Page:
Microbial iron bandits moonlight as Robin Hood: Pyoverdine steals iron from cefiderocol to promote antibiotic cross-protection

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Iron is an essential trace nutrient for both humans and microorganisms, playing a crucial role in physiological processes including energy production and DNA synthesis. However, iron availability is limited. Hence, during infections, a tug-of-war for iron between bacteria and the host innate immune system emerges: as the host innate immunity restricts iron availability by secreting iron-binding proteins (e.g., lactoferrin), bacteria have evolved to secrete small molecules with high iron affinity, called siderophores. Due to their iron affinity, siderophores can displace iron from host ferric proteins.

Understanding how bacteria use their siderophore arsenal in the competition for iron enabled the development of cefiderocol, the first trojan-horse antibiotic approved for clinical use. Cefiderocol tricks bacteria into taking up the antibiotic due to the iron-binding component in its structure. Once cefiderocol is transported inside bacterial cells, iron dissociates and cefiderocol is released. Inside the cell, cefiderocol works like other antibiotics that kill bacteria by inhibiting cell wall synthesis. Because bacteria are starved for iron during infections by host iron binding proteins, bacteria express iron transporters on their surface at high levels, which guarantees increased drug uptake and makes cefiderocol very effective against multi-drug resistant microorganisms such as Pseudomonas aeruginosa.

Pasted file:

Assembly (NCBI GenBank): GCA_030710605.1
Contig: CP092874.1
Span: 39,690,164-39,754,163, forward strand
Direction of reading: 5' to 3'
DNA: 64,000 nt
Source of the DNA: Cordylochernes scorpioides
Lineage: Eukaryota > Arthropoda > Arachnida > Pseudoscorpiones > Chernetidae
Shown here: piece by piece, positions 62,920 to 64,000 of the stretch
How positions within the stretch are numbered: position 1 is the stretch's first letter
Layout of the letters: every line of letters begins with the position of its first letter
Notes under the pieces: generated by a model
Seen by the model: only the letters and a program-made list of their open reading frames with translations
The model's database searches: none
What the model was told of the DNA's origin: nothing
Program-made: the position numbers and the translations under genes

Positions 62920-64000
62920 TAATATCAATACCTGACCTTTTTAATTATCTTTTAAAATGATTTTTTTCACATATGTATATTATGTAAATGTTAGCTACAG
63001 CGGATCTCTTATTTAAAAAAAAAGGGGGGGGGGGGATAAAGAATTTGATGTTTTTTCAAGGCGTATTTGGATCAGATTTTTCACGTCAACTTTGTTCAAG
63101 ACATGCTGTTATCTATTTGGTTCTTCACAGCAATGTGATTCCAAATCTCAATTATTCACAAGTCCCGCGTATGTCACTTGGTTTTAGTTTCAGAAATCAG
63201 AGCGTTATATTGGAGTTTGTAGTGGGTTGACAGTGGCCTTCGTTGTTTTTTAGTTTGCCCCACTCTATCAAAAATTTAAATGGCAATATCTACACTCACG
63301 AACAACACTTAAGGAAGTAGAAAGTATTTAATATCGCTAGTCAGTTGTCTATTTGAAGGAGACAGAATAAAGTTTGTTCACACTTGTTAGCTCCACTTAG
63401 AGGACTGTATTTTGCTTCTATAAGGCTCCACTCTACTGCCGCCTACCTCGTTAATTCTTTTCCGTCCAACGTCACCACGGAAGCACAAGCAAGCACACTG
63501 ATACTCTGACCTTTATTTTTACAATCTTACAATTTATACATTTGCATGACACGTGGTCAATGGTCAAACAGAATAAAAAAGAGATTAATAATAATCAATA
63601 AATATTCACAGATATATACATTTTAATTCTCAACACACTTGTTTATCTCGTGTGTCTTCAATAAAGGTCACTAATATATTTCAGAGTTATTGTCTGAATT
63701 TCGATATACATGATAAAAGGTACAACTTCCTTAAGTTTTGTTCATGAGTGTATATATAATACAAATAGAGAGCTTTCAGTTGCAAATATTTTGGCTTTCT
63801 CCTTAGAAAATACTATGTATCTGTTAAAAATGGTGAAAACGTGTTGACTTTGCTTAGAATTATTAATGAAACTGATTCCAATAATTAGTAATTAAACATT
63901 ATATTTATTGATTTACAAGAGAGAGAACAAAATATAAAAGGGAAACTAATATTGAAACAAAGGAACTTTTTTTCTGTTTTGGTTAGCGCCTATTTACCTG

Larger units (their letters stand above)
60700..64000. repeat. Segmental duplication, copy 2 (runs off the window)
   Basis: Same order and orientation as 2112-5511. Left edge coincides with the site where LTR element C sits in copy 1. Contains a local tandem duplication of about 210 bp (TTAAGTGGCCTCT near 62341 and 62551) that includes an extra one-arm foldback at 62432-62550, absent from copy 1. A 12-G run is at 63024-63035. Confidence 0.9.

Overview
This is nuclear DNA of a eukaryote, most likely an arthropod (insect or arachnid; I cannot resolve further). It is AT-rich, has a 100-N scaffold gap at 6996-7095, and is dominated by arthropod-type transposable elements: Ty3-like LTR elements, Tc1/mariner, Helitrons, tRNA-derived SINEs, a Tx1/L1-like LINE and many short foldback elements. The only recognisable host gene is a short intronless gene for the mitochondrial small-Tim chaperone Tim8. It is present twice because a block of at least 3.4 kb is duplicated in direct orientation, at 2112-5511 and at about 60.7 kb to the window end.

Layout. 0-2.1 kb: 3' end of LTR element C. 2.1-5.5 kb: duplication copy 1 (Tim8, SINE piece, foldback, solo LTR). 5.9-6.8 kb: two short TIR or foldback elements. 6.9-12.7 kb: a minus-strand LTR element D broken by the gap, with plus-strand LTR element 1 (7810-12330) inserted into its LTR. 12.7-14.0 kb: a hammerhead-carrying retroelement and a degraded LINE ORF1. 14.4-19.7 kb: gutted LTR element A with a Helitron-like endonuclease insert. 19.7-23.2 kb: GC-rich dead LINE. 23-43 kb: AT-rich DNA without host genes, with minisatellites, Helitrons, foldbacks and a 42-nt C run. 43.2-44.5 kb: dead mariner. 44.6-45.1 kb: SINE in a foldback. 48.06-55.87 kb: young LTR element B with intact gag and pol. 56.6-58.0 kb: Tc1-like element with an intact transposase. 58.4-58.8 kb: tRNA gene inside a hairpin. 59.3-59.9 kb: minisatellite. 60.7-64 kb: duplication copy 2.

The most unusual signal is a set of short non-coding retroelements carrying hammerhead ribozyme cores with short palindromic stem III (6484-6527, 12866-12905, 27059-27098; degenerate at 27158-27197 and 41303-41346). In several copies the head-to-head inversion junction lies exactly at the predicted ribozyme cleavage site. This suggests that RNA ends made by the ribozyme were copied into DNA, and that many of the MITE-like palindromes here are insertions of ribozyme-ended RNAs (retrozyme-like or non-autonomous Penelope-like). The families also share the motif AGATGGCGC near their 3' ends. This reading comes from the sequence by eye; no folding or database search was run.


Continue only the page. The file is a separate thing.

As a new class of antibiotic, mechanisms of cefiderocol resistance are not fully understood. In the published paper “Siderophores promote cooperative interspecies and intraspecies cross-protection against antibiotics in vitro”, we sought to elucidate novel mechanisms of cefiderocol resistance in P. aeruginosa.

The antibiotic resistance emerges due to natural selection. When bacteria grow they naturally make rare errors in the DNA code, some of these rare DNA variations allow the bacteria to withstand antibiotic pressure and survive treatment while bacteria lacking the variations are killed by the antibiotic. To identify mutations arising under cefiderocol pressure, we modeled the evolution of cefiderocol resistance in our lab. For this, we cultured P. aeruginosa daily in increasing cefiderocol concentrations. When the evolved populations achieved high resistance levels, we sequenced the genomes of the ancestor and evolved populations to compare variations before and after the emergence of cefiderocol resistance. Using this approach, we identified 20 gene variants that were recurrently under selection during cefiderocol pressure. To better comprehend the consequences of evolving cefiderocol resistance, we explored how resistance mechanisms affected bacterial competitiveness.

The DNA variations that promote antibiotic resistance can impose growth disadvantages in antibiotic-free environments. We demonstrated that in drug-free conditions, cefiderocol resistant bacteria revert to a cefiderocol-susceptible state, and cefiderocol resistant populations are outcompeted by the ancestral susceptible strain, indicating that evolved cefiderocol resistance pays a fitness cost. On the other hand, we expected that under cefiderocol pressure, resistant individuals would outcompete the susceptible ones. Surprisingly, we identified cefiderocol resistant bacteria that cross-protected susceptible sibling bacteria, where cefiderocol-resistant evolved bacteria grew in the outermost layers of mixed aggregates, shielding the cefiderocol-susceptible ancestral bacteria from antibiotic killing (Fig 1).